The CLO directory has a subdirectory openbox-3 which contains the 'themesrc' file. After copying I added a number of comments to the file, though a lot more could be added. If you wish to try this copy the directory CLO and its contents (included in the tar file below) to your ~/.themes directory. My CLO theme uses 4 pixel widths for left and right edges of windows, which makes them easier to grap for re-sizing, but that width can easily be changed.

For more on themes see:

and the complete specification for the 'themesrc' file format:

Alternatives to Openbox

Blackbox and Fluxbox are alternative window managers partly similar in spirit to OpenBox.

I have tried fluxbox, and found it just as lightweight as Openbox, but much easier to configure in a text editor.

Unfortunately, like CTWM, Fluxbox does not seem to support fullscreen in flash. So I assume it is out of date. It does not seem to be under development.

I also tried Blackbox, which is partly similar to Fluxbox and Openbox. It seems to be very light weight and does support fullscreen flash, but seems to be very hard to tailor, and has some serious limitations. E.g. left and right sides of window frames are not draggable for re-sizing, only the titlebar and the bottom corners.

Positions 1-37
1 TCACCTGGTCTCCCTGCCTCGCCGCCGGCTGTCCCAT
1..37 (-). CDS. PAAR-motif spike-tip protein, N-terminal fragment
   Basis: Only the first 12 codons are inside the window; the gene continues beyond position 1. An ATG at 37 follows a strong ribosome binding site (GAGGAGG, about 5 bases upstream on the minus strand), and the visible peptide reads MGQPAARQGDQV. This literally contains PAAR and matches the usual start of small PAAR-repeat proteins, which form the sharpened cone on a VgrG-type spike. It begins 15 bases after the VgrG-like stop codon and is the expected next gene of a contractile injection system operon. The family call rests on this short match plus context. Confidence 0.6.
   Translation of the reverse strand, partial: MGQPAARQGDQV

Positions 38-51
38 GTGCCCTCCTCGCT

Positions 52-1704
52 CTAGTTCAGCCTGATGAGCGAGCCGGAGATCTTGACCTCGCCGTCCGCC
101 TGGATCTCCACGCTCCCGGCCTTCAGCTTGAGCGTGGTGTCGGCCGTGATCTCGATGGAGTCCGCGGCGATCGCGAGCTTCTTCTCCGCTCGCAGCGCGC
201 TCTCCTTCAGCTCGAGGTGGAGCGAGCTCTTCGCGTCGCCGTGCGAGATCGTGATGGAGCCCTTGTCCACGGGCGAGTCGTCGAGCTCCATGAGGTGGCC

So I have provisionally chosen Openbox as the successor to CTWM and will try tofind out how to add the missing functionality.
For comparisons of this family of window managers, see

Current situation (Early Feb 2009)

Despite the limitations of Openbox, I am learning to live with it, as it provides me with as many desktops as I want (8 for my desktop PC and 10 for laptop use, to easily support pre-prepared demos for presentations) and it allows rapid switching between desktops using the keyboard (in my case CTRL+Left and CTRL+Right) in addition to wrapping at the left and right ends, unlike the stupid gnome window manager.

Openbox seems to be under active development, and there is a bugzilla reporting site for it, though I have no idea whether anyone is reading my suggestions in there.